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If you’ve never seen a Wallace & Gromit short or their feature “Curse of the Were-Rabbit”, then you’re missing a signature style of storytelling. One that is on fine display in Aardman Animation’s new film “Arthur Christmas”.
Arthur is Santa Claus’ son, one of two Santa has (there seem to be no daughters in the bloodline that goes back hundreds of years). Arthur is the purest believer in the spirit of Christmas you can find, and his brother Steve is a strict leader, guiding Santa through a gift-delivering expedition with military precision every Christmas Eve. This is a very clever, unique tale about how Santa delivers so many presents in one night, involving a little more cynicism than the Wallace & Gromit shorts, but the cynicism is purposefully set up only to be gleefully knocked down by an authentic sense of holiday magic, embodied 100% by Arthur.
Christmas is delivered every year by Santa acting mainly as a figurehead, while Steve coordinates an army of elves who get the job done in a giant sleigh that travels up to 150,000 miles per hour. During this operation, Arthur is roundly dismissed as a harmless but unskilled goof. There’s also a GrandSanta, who at one point did the same job with fewer tools, who wants to show up Steve’s overblown procedural. So as you can see, as with any holiday film, there are plenty of people here who stand to learn something.
There are virtually no flaws with Arthur, who is easy to follow as a main character. One kid’s present is forgotten on Christmas Eve, and it’s up to Arthur to make sure no child is left behind. As voiced by James McAvoy, Arthur speaks from a place of wonder with nearly every line. Also well cast are Hugh Laurie as the order-barking Steve and Bill Nighy bypassing his usual authoritative voice to play the loopy, damn-near-senile GrandSanta. The best work is Jim Broadbent’s, as a befuddled but sincere Santa Claus.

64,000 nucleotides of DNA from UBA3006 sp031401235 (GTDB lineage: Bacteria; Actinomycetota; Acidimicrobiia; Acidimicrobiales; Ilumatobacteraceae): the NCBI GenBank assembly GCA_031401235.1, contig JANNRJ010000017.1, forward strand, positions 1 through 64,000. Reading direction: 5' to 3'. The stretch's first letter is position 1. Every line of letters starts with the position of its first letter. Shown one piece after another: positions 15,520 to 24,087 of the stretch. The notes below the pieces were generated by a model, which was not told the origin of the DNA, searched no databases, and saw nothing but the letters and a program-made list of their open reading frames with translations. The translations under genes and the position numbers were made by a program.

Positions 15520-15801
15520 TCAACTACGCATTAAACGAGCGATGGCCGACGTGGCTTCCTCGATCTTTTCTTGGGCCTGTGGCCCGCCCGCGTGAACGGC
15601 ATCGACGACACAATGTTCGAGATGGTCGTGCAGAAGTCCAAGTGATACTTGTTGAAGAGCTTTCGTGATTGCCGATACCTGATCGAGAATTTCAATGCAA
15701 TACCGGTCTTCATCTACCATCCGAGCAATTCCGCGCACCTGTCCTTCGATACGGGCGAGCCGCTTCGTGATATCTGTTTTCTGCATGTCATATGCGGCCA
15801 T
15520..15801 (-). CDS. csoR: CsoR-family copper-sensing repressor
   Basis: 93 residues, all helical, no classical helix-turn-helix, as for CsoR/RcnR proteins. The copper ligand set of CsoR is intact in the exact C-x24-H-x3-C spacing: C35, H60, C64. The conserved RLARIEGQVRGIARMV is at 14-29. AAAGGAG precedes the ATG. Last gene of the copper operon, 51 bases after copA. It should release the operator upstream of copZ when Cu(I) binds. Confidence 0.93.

Outside of an annoying Justin Bieber song that’s more annoyingly present in an annoying pre-film music video, there’s little glomming on to pop culture drops, and more finding the comedy in every moment. This preserves the movie’s originality and prevents it from becoming another “Smurfs”/”Alvin and the Chipmunks”/You-name-it knockoff.
Aardman, in all the previously-mentioned projects as well as “Creature Comforts”, get laughs out of the well-mannered behavior of the British. So even though Santa and the gang are Icelandic or Greenlandian in location, they’re all perfectly British in speech and behavior. I don’t think Aardman has the means or desire to American-ize one of their projects, and we’re all better off for that.
Directed by: Sarah Smith
Release Date: November 23, 2011
Run Time: 97 Minutes
Company: Aardman Animation